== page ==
Introduction: What is the Sanhedrin?
Sanhedrin comes from the Greek term sunedrion (literally, "sitting together") meaning council. The Sanhedrin is both a Jewish judicial and administrative body. The Sanhedrin was composed of local elites--including members of the high-priestly family, scribes (religious experts), and lay elders. It probably operated under some sort of Roman oversight, at least with respect to its taxing, law enforcement, and other administrative functions.
According to gospel accounts, Jesus was brought before the Jerusalem Sanhedrin, presided over by high priest Joseph Caiaphas.
Around 200 C.E., Sanhedrin becomes a technical term for a rabbinic court. A tractate in the Mishnah prescribes procedures the Sanhedrin is to use. The excerpts below, taken from the Mishnah Tractate, may shed light on the procedures used in the case of Jesus. One caution, however: the Mishnah was not compiled until 200, and it is therefore possible that some of the procedures and restrictions described in the Mishnah Tractate were not in force in the time of Jesus.
The gospel of John indicates that the Sanhedrin turned Jesus over to Pilate because it lacked the power to impose death: "Pilate said to them, 'Take him yourselves and judge him according to your law.' The Jews replied, 'We are not permitted to put anyone to death.'" The Mishnah, however, clearly shows that the Sanhedrin did have the power to impose death for certain crimes--at least sometime before 200 C.E. In particular, Mishnah Sanhedrin 6.1 to 6.4 specify the procedures for stoning. There is no evidence to suggest that the power did not exist in 30 C.E. On the contrary, there is evidence that the Romans preferred to leave as much power as possible to control religious crimes in the hands of Jewish authorities.
Mark and Matthew indicate that the trial before the Sanhedrin occurred at night and a capital trial at night was illegal. Mishnah Sanhedrin 4.1 confirms the illegality of a capital trial at night, assuming that the law stated in the Mishnah existed in 30 C.E.
Mark indicates that the charge against Jesus was blasphemy: "You have heard the blasphemy (Mark 14:64)." Under Mishnah Tractate 7.5, blasphemy consists only of uttering the name of God, so there is reason to question whether in fact that was the charge against Jesus. If it is assumed to be the charge, however, Mishhah Tractate 7.4 makes clear that execution by stoning was an available option for such a crime.
Information for this page is drawn largely from The Trial of Jesus by Alan Watson (1995).
Verdicts in Capital Trials Only to be Reached in Daytime
[Under the Mishnah Tractate, Sanhedrin]
Mishnah Sanhedrin 4.1
In noncapital cases they hold trial during the daytime and the verdict may be reached during the night; in capital cases they hold the trial during the daytime and the verdict must also be reached during the daytime. In noncapital cases the verdict, whether of acquittal or of conviction, may be reached the same day; in capital cases a verdict of acquittal may be reached on the same day, but a verdict of conviction not until the following day.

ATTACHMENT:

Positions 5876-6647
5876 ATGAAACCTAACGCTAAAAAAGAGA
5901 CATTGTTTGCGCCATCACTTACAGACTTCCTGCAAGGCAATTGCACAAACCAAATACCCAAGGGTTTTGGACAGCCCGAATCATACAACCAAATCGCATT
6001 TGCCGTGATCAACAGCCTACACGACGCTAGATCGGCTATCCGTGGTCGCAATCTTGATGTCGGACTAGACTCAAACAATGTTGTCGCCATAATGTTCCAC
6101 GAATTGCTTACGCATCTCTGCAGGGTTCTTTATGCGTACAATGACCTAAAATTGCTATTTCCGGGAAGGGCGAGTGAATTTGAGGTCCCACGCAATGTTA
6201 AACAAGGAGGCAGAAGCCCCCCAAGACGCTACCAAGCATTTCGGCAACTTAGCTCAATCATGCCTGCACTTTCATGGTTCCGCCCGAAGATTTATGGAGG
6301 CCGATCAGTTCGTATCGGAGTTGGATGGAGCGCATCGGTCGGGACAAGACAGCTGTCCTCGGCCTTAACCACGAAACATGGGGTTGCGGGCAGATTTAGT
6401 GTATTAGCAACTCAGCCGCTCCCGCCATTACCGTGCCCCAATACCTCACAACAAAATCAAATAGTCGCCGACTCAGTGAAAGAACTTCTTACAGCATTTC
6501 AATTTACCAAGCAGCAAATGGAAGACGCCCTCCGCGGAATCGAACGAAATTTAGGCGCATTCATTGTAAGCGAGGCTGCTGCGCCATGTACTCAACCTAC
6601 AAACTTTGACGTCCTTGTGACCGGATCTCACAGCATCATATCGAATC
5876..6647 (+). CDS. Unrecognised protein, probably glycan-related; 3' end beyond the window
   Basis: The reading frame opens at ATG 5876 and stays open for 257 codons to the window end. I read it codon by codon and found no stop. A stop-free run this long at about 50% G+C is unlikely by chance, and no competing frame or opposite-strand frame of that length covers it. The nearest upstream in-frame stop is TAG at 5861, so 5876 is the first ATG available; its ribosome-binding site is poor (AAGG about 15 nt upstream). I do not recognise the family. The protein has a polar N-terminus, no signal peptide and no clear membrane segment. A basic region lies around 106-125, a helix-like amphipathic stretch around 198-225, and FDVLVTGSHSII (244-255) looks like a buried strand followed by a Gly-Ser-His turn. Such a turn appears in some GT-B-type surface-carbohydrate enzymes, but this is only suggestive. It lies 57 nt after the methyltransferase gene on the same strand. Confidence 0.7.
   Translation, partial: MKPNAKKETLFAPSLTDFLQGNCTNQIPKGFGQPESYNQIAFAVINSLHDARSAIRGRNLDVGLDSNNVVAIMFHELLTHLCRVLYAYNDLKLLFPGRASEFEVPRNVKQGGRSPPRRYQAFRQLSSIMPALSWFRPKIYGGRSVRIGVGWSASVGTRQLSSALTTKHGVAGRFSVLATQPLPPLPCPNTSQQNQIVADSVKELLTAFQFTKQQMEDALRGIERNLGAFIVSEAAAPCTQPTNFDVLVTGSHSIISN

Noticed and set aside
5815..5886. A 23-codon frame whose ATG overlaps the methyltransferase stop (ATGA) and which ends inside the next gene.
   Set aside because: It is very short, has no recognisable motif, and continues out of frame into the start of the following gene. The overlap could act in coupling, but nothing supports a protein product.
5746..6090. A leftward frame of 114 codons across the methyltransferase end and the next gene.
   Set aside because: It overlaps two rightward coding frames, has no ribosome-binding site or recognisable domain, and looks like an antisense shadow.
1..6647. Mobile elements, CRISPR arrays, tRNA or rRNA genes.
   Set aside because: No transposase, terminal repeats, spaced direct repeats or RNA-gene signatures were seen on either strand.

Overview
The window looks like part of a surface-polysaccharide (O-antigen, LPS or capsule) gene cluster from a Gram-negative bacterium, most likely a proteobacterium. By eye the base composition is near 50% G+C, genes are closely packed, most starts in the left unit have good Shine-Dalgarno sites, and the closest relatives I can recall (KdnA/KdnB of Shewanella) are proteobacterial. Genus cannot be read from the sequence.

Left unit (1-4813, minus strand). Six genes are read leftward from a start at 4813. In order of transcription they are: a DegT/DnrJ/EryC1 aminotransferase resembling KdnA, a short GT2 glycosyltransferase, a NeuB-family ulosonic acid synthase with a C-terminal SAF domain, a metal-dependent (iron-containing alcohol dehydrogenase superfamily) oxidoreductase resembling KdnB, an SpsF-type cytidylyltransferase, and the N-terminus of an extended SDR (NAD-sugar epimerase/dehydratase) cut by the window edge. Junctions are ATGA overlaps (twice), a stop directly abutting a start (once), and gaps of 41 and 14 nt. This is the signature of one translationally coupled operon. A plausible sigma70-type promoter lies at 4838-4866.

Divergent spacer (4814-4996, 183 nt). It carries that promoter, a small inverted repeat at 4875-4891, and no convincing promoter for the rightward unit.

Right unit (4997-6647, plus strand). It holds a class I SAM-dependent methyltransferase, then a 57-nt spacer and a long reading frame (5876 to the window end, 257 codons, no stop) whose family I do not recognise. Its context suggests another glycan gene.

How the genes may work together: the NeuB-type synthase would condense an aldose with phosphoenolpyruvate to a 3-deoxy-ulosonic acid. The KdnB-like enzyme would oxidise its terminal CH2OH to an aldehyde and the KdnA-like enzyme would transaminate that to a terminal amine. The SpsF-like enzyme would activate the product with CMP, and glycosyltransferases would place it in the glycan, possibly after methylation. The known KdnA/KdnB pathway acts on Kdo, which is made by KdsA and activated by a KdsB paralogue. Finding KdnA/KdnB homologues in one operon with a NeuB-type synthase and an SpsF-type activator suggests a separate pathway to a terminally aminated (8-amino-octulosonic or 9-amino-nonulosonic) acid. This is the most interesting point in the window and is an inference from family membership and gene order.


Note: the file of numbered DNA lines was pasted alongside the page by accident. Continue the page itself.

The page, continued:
Requirements for Conviction
Mishnah Sanhedrin 5.1-4
5.1 They used to prove witnesses with seven inquiries: In what week of years? In what year? In what month? On what day? In what hour? In what place? (R. Jose says: [They asked only,] On what day? In what hour? In what place?) [They also asked:] Do you recognize him? Did you warn him? If a man committed idolatry [they asked the witnesses], What did he worship? and, How did he worship it?
2. The more a judge tests the evidence the more he is deserving of praise: Ben Zakkai once tested the evidence even to inquiring about the stalks of figs. Wherein do the inquiries differ from the cross-examination? If to the inquiries one [of the two witnesses] answered, "I do not know," their evidence becomes invalid; but if to the cross-examination one answered, "We do not know," their evidence remains valid. Yet if they contradict one another, whether during the inquiries or the cross-examination, their evidence becomes invalid.
3. If one said, "On the second of the month," and the other said, "On the third," their evidence remains valid since one may have known the month was intercalated and the other did not know the month was intercalated; but if one said, "On the third," and the other said, "On the fifth," their evidence becomes invalid. If one said, "At the second hour," and the other said, "At the third," their evidence remains valid; but if one said, "At the third hour," and the other said, "At the fifth," their evidence becomes invalid. R. Judah says: It remains valid; but if one said, "At the fifth hour," and the other said, "At the seventh," their evidence becomes invalid since at the fifth hour the sun in in the east and at the seventh it is in the west.
4. They afterward brought in the second witness and proved him. If their words were found to agree together they begin [to examine the evidence] in favor of acquittal. If one witness said, "I have somewhat to argue in favor of his acquittal," or if one of the disciples said, "I have somewhat to argue in favor of his acquittal," they bring him up and set him among them and he does not come down from thence the whole day. If there is any substance in his words they listen to him. Even if the accused said, "I have somewhat to argue in favor of my acquittal," they listen to him, provided there is any substance to his words.
Postponement of Final Sentence Until the Day After Trial Under the Mishnah